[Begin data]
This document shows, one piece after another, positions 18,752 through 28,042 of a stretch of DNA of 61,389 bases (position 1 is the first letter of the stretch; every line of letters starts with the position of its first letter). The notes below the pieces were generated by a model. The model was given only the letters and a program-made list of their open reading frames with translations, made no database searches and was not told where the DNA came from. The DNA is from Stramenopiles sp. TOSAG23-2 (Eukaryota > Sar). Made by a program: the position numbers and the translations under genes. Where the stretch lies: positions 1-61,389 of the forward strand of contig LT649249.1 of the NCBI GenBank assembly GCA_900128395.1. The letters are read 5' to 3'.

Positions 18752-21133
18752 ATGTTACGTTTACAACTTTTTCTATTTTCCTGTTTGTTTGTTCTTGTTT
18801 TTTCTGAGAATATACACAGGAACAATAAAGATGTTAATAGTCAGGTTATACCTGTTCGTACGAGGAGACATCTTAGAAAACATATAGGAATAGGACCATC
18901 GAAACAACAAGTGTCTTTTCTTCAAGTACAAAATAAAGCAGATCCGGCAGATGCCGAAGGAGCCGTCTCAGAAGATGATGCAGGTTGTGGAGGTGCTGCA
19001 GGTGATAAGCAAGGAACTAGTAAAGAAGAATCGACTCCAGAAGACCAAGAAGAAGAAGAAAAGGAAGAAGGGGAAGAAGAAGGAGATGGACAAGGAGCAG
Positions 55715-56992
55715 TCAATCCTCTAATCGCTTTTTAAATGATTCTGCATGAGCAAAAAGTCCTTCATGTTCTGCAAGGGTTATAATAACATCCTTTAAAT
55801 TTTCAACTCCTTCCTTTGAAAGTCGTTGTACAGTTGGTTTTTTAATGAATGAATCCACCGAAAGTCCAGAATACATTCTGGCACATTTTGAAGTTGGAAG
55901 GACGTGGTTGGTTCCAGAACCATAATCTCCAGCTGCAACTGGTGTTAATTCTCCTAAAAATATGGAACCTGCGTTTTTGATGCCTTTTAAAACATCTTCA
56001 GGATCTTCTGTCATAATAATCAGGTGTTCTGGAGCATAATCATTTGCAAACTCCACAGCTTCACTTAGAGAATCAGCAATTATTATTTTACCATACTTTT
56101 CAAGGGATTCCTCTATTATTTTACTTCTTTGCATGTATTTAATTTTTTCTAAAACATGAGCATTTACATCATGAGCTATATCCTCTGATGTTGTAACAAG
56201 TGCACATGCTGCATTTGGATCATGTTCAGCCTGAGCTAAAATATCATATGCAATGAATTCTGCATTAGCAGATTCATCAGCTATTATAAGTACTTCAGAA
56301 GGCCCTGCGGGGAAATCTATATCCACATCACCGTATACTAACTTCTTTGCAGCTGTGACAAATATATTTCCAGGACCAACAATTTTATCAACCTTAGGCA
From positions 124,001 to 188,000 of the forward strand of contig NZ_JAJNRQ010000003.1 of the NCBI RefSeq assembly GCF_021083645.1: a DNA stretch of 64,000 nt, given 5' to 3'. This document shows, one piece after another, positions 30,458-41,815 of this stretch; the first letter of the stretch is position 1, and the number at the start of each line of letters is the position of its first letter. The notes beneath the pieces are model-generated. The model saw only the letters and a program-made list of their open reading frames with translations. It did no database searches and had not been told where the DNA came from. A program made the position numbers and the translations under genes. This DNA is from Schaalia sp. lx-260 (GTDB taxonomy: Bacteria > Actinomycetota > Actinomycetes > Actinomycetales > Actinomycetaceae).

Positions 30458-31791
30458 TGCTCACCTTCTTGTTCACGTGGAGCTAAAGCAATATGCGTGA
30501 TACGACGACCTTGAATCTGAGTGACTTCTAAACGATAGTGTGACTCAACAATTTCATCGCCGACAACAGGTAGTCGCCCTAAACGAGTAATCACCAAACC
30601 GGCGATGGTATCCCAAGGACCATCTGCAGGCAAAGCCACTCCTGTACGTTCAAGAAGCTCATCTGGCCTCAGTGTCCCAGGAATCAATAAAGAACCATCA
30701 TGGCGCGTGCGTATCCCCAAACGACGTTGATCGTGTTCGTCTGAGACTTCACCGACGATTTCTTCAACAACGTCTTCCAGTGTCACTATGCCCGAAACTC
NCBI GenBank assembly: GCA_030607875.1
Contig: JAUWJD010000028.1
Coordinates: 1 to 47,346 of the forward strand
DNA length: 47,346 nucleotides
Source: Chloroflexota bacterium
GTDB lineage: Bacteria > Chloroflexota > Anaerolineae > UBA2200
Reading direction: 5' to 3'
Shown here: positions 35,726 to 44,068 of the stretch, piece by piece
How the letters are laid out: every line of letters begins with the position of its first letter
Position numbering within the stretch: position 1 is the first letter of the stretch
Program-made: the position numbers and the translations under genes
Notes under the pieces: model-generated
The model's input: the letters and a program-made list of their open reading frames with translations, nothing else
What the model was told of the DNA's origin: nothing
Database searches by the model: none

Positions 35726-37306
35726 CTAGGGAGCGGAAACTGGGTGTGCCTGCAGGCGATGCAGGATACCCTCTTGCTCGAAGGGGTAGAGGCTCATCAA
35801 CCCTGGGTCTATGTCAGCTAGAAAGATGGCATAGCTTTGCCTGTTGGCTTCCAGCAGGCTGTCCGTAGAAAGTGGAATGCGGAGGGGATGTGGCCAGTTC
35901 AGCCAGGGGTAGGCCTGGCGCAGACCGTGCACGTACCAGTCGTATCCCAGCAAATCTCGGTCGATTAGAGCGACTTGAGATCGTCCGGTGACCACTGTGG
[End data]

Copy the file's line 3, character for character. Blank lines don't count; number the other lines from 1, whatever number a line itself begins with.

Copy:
18752 ATGTTACGTTTACAACTTTTTCTATTTTCCTGTTTGTTTGTTCTTGTTT